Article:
In 2003, C-130 cargo planes delivered 363 TONS- 12 BILLION DOLLARS in $100 bills, shrink-wrapped onto pallets into the middle of an army that has the most advanced technology in the world. http://www.theguardian.com/world/2007/feb/08/usa.iraq1 Without even clicking the link, you know what happened. It VANISHED. That kind of cash should be detectable from space with the naked eye, but no one knows where it went.

Put another way- If it were possible to detect cash through the side of a moving metal car, it should be child's play to detect say, a bank robber, or drug dealer's loot in a wooden house by simply cruising down the street with one of those detectors. Yet that has never been done nor can it be done.

Show me a patent or a company that makes one of those. Surely there is a court case someone can reference that introduced a device like that as evidence. Anything and I will humbly eat the crow AND the ass of a menstruating skunk.
 

Silvergun

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#15
The state troopers would have to have probably cause for pulling a vehicle over, if their high tech devices fingered a car with abnormal signals, and many of the cops are equipped with devices designed to interdict those with stacks of cash or nukes, you get pulled over and ask what their probable cause is? If the case gets to court with an unreasonable search, surely there would be legal recourse with a good lawyer.
In theory they need probable cause, but do you think they really care? Not to mention the countless laws on the books now its not difficult to conjure up some type of violation. Goodluck fighting them in court under their "system"
 

Krag

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#16
Boston T. Party in his books goes into the law on probable cause. If the cops can see something in the car that is PC; also a geiger counter going off the charts would be PC.
 

Silvergun

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#17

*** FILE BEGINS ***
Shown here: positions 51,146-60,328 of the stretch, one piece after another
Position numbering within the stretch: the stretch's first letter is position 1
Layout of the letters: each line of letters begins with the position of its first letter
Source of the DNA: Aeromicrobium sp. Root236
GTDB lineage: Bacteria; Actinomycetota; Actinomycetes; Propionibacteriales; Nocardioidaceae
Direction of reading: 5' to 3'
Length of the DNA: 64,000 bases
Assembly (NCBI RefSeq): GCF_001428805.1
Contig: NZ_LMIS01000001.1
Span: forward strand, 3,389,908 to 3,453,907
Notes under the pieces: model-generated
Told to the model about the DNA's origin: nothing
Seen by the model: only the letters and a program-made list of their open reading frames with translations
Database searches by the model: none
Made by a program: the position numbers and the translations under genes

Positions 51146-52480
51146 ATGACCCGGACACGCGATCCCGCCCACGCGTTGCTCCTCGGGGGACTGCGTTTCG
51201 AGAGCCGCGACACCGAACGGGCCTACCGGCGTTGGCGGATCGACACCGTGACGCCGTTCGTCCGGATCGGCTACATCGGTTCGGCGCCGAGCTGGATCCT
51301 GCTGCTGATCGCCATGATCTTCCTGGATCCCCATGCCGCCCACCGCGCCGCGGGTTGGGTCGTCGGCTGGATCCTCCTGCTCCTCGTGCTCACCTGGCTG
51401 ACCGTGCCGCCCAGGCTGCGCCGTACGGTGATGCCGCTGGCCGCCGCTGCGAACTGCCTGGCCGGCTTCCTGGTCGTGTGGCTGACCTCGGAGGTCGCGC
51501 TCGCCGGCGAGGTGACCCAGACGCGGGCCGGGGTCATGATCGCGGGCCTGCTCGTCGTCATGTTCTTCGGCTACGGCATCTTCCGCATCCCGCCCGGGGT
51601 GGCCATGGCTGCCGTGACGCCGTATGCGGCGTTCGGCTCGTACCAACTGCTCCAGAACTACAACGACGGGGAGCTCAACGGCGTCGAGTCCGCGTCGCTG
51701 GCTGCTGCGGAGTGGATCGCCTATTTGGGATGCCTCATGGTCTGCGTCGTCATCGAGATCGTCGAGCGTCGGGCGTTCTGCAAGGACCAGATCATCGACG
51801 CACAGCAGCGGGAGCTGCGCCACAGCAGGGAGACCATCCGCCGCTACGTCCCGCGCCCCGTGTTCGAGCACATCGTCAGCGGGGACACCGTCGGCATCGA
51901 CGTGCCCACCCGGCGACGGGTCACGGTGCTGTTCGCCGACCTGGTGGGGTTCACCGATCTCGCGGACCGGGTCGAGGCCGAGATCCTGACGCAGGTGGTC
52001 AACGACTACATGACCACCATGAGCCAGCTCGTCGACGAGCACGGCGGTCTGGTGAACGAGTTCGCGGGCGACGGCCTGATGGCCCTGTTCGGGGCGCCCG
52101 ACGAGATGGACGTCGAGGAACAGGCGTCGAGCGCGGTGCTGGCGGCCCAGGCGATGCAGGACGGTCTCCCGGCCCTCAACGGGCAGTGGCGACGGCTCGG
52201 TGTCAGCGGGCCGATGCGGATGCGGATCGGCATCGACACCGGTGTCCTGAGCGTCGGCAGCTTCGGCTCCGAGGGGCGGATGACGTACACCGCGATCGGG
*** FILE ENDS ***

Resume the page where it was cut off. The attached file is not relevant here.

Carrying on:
As I live on the SE "drug highway" I was told by a LEO when I was still employed by DOS, they have a hand held "gun" that can be used to detect large amounts of cash in a passing vehicle. I do not know the range nor was I able to see the device. BS? I do not know, but with the huge amount of "civil forfeitures" occurring on the highways, it would be wise to believe so.
Thanks for posting this. This is more or less what I read on a different forum that sparked my curiosity and lead me to creating this thread. I do not hoard large stacks of $100s nor do I recommend doing so. I just thought it would be an interesting topic to see if people believe this technology exists. If said technollogy does exist I would think it would be secret and that efforts would be put fourth to deny the existence of it.
 

Ahillock

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#18
Silvergun, I remember people claiming that even $20 bills had a RFID chip in them and that if you placed them in the microwave that the RFID chip would explode. I never tried it. If you are concerned about the $100 bills (or any denominations), take a few samples of each denomination and try it in your microwave? As long as the bank can still read the serial number on the FRN, you can still exchange it in for an undamaged one.

 

GOLDZILLA

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#19
Nukes can be detected most of the time. Paper- never.

Even machines that are fed bills designed to validate them at the point of sale in stores are not always accurate. But the idea of a detector for paper money from outside a moving or even stationary vehicle is pure fantasy.

Of course dogs can be trained to indicate false positives for just about anything, including drug residue that is supposedly present on most money- but that is another matter.
I thought that a faraday cage had to be grounded? Now rubber tires (insulators) would make your vehicle not a faraday cage. I have seen some cars dragging ground straps on the road but I hardly think that is a good ground 100% of the time. Also if your car was truly a faraday cage your cell phone would not work while you were in it.

Now imagine if those bills are just slightly radioactive or if the strips inside them vibrate at a certain frequency when hit with a signal.... There are other ways I can think of too but do not want to give them any ideas if they are not already in practice...
 

Ensoniq

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#20
I
I thought that a faraday cage had to be grounded? Now rubber tires (insulators) would make your vehicle not a faraday cage. I have seen some cars dragging ground straps on the road but I hardly think that is a good ground 100% of the time. Also if your car was truly a faraday cage your cell phone would not work while you were in it.

Now imagine if those bills are just slightly radioactive or if the strips inside them vibrate at a certain frequency when hit with a signal.... There are other ways I can think of too but do not want to give them any ideas if they are not already in practice...
No ground required.

I have a farady cage iPhone case so it's cant be tracked unless I take it out to use it. Kind of inconvenient for incoming calls but come to think if it, I like having the control